Promenad is a restaurant/cafe located close to the Morvokzal. The decor is light and pretty, with elements such as plants and bookshelves creating a cozy, home-like ambiance. The menu is international, featuring Russian dishes such as borscht and chicken kiev, as well as steaks, salads, seafood dishes, and khachapuri (traditional Georgian cheese-filled bread, highly recommended). There is also a variety of internationally popular desserts.
Sineye More (Blue Sea) is an expensive place (think Moscow prices!), but it boasts beautiful views on the sea. The menu features a variety of meat and seafood dishes. The drink menu has a lot of pricy but high-quality wines and, of course, that ubiquitous Russian favorite, cocktails.
The name of this restaurant refers to an inextricable part of Russian culture, the dacha (summer house). Lots of people in the country, not just oligarchs, have them. Sochi has long been a place where influential people (such as high-ranking Soviet functionaries) had their summer houses, hence "The Boss's Dacha." The restaurant offers many entertainment options for its patrons, such as billiards, karaoke, live music, and DJ nights. The food menu is pretty standard, featuring European and Japanese dishes. You can also pay tribute to a time-honored Russian summer tradition by making your own shashlyk (skewered meat) on the terrace.
Santorini specializes in souvlaki, which is a popular Greek skewered meat dish. In addition to that, the cafe's menu features shawarma, stuffed pitas, sandwiches, burgers, pizzas, pastas, salads, and ice cream. If you want to have a drink, Santorini serves beer and mojitos. Also of note is the blue-and-white design of the place, which is quite pleasing to the eye. Sochi has two Santorini cafes, one in Central Sochi, the other in the Adler District.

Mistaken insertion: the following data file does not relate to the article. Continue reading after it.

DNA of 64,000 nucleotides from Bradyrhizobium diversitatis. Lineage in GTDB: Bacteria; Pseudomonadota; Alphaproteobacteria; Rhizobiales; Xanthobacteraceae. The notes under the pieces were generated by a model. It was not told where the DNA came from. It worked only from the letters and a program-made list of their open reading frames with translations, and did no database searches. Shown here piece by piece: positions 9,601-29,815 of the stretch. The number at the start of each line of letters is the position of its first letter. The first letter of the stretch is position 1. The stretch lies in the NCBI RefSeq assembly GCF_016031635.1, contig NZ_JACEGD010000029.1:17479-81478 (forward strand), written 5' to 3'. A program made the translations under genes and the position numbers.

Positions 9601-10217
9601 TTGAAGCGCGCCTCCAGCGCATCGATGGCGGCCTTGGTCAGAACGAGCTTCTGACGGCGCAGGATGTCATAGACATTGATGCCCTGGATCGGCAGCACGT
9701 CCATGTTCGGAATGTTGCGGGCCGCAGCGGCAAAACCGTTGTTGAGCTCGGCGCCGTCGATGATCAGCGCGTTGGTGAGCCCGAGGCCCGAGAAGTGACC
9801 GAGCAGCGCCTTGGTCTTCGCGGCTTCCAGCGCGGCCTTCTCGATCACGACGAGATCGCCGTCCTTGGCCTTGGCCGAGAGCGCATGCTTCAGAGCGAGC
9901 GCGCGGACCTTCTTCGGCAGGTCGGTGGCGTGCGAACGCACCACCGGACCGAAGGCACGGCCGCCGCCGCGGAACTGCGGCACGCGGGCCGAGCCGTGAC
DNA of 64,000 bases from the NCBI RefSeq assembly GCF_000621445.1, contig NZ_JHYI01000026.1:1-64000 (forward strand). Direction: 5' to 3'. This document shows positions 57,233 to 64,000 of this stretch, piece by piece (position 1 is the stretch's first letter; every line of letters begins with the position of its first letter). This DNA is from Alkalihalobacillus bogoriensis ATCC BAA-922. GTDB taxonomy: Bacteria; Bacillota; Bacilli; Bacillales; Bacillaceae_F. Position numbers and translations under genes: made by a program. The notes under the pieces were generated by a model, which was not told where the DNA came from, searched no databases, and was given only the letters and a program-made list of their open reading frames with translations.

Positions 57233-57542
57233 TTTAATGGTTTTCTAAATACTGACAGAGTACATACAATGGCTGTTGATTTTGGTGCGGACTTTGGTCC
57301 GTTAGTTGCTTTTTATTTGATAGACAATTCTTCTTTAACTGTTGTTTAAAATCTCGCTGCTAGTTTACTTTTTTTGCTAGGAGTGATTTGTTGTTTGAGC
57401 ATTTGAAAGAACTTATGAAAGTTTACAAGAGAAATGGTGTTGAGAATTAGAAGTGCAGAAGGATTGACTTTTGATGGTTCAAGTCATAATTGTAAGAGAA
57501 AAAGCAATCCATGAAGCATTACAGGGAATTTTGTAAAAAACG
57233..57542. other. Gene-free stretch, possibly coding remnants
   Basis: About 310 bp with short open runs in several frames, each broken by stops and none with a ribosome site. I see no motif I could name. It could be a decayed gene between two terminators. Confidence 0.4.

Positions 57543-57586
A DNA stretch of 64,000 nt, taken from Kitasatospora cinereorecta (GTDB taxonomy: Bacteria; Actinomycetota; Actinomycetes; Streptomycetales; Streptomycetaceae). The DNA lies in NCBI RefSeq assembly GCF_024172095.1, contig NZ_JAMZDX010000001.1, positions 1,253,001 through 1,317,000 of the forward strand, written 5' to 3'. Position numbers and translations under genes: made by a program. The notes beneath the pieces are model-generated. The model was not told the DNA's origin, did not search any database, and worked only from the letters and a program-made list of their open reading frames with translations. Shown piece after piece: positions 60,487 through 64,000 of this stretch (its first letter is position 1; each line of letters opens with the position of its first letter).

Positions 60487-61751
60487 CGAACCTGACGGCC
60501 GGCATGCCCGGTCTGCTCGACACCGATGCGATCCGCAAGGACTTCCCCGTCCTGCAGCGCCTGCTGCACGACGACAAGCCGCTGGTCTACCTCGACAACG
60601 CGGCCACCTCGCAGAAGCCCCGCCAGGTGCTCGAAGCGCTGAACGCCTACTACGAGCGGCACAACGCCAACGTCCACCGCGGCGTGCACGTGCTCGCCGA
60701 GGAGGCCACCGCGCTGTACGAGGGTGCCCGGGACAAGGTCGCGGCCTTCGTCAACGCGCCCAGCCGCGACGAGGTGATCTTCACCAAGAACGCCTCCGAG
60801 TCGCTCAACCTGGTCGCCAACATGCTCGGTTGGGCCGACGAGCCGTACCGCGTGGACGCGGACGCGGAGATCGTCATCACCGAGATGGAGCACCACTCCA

In Russia the differences between restaurant and cafe are not as clear-cut as in other countries. A lot of the places have coffee and pastries as well as dinner food and a wide assortment of cocktails and other alcoholic drinks. A lot of establishments have both "restaurant" and "cafe" in the name. One such place is Brigantina, one of Sochi's favorites for casual meals. Brigantina strives to create the ambiance of a Mediterranean restaurant, boasting views of the sea and offering a large variety of seafood dishes. Brigantina is also commended for its high-quality, reasonably-priced breakfasts and delicious pastries.
If you want to dine Tzar or Tzarina-style, check out Aleksandr, a restaurant located inside the Chebotarev Hotel. This posh, classy establishment serves European and Russian dishes, including kulebyaka (stuffed pies) and smoked duck dumplings. Besides standard dinners, Aleksandr can also host banquets and business meetings.
Japanese cuisine is extremely popular in Russia; you can find sushi and rolls on the menus of most restaurants and bars. Yapona Mama is one of Sochi's foremost establishments that focus on the Japanese culinary tradition. The menu features a large variety of rolls, including hot and spicy ones. The place is also known for its desserts, which include battered fried apples and bananas and fried camembert with raspberry sauce.
The name of this restaurant and bar does not lie - the place is indeed located right by the sea. The views it offers are very beautiful. Sea Zone was originally launched as a summer-only restaurant, but may be open year-round in the coming months. The restaurant offers European dishes and of course sushi, as well as a wide array of drinks, including cocktails. Please note that the establishment is quite expensive and has a dress code: it doesn't allow people in footwear that might be deemed too informal (for example, flip-flops).